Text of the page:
Choosing a Polymer
Choosing a polymer typically includes reviewing physical, mechanical, chemical and many other properties that may support or preclude their use in packaging. Materials that were suitable as protection in the older packages, such as epoxies, are no longer suitable to keep the finished product at a minimum thickness, because of the thinness of the layers required in WLP.
Polyimides and related polymers have been the materials of choice since the 70’s. They continue to dominate the market in semiconductor applications because they have offered an excellent set of manufacturing compromises, along with bearable cost and good reliability. Polyimides are known for their excellent chemical, mechanical, thermo-oxidative resistance and adhesive properties. The films do not chip, crack or peel and remain flexible at cryogenic temperatures. However, one deficiency of polyimide is the tendency to absorb some moisture, due to the presence of carbonyl bonds in the polymer chain. Carbonyl bonds allow attack of the polymer by strong bases, such as some harsh photoresist removers.
NASA sponsored the development of numerous aromatic thermosets during space programs in the 60’s. Synthesis of new polymers for high temperature applications continues and remains very dynamic. Many of the thermally stable polymers possess complementary outstanding properties, such as extreme chemical resistance and ease of deposition using a low temperature chemical vapor deposition process, making them candidates for WLP applications.
Reliability issues to look for
The relationships of polymer structure to thermo-oxidative stability, chemistry and mechanical properties of polymers, cross-linking and degradation mechanism at elevated temperatures, are areas of prime interest. The degradation of polymers often limits their useful life. Degradation is the result of an environment-dependent chemical or physical attack. The mechanism can be very complex, since it may involve a number of chemical and physical reactions. UV light, high temperatures, oxidizing atmosphere and chemical attacks from air pollutants, as well as mechanical stress, can all degrade polymers.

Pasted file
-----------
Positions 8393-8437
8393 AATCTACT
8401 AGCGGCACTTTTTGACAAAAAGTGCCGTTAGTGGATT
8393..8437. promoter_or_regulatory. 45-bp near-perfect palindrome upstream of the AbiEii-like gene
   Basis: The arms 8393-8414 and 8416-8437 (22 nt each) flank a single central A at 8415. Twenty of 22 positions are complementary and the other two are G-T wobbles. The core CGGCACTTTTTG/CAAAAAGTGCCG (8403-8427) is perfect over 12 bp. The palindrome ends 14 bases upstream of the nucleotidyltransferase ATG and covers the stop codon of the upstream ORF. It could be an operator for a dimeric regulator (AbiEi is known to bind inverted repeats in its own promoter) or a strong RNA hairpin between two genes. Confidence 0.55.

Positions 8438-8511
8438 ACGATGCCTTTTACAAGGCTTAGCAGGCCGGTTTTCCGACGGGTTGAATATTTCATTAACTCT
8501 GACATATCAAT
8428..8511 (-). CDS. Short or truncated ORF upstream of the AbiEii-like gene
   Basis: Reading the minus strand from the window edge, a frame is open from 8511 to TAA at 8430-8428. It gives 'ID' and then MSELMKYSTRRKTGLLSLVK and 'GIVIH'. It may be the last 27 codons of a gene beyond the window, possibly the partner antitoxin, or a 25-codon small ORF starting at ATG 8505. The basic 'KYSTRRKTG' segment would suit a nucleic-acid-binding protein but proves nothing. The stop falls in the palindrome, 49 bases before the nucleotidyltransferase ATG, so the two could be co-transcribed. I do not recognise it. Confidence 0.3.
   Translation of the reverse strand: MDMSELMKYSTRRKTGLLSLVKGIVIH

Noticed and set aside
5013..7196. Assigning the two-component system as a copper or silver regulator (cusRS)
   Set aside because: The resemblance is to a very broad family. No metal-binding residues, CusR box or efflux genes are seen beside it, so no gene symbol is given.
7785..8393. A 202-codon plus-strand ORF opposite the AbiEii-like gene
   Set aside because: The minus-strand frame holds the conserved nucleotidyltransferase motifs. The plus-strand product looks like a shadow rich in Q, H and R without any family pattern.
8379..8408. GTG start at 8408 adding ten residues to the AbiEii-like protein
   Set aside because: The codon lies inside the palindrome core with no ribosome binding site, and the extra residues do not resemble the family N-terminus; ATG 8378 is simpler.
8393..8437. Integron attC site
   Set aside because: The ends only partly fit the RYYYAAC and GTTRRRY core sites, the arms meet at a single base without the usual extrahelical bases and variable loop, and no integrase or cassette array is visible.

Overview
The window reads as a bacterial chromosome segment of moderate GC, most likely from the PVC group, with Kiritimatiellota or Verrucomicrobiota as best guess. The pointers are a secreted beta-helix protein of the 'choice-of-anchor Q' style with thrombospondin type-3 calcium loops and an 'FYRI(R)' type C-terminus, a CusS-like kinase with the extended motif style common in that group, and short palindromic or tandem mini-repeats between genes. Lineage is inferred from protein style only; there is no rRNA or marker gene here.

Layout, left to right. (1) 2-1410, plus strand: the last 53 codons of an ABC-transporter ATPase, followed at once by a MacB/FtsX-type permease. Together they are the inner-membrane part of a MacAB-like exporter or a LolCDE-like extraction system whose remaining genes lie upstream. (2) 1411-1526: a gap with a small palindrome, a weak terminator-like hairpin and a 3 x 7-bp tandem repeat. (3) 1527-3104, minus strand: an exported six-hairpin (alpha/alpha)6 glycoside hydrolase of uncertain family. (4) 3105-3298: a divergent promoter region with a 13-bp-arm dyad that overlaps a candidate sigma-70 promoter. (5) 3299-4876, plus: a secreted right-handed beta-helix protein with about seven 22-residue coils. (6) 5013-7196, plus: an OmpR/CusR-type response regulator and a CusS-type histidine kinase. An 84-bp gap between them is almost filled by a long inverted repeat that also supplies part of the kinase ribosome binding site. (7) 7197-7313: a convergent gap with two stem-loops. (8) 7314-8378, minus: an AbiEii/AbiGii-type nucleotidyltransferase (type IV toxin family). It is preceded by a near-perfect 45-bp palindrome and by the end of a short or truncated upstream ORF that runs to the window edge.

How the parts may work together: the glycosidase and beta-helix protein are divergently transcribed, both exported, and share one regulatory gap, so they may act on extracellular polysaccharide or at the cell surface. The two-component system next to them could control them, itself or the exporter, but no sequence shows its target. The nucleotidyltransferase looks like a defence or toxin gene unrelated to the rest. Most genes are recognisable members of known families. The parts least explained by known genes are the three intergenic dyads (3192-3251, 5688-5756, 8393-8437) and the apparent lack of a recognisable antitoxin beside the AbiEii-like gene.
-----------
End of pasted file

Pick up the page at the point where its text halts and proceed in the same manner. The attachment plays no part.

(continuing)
Oxidation is the most important mode of degradation in electronic packaging, since the polymer's role is to protect the semiconductor from the environment. This assumes that all potential causes of degradation during fabrication have been resolved. Observation of oxidative degradation in a polymer was first made by Hoffman in 1861 when he discovered that rubber's failure was due to oxygen. Many books have been written since on the subject, but the potential source of problem is still with us.
In practice, the life of a polymer is limited by a deterioration of its mechanical properties. Embrittlement of a polymer causes a gradual change from ductile and elastic behavior to brittle fracturing. Since the oxidation process starts at the surface exposed to air, a brittle oxide skin will facilitate the initiation of stress cracks at low stress levels.
Adhesion of Polymers
Adhesion of polymers to metals has been intensively studied because it is equally important to common household products like paint, tires or fiberglass automobile parts, as it is to passivation layers on silicon wafers.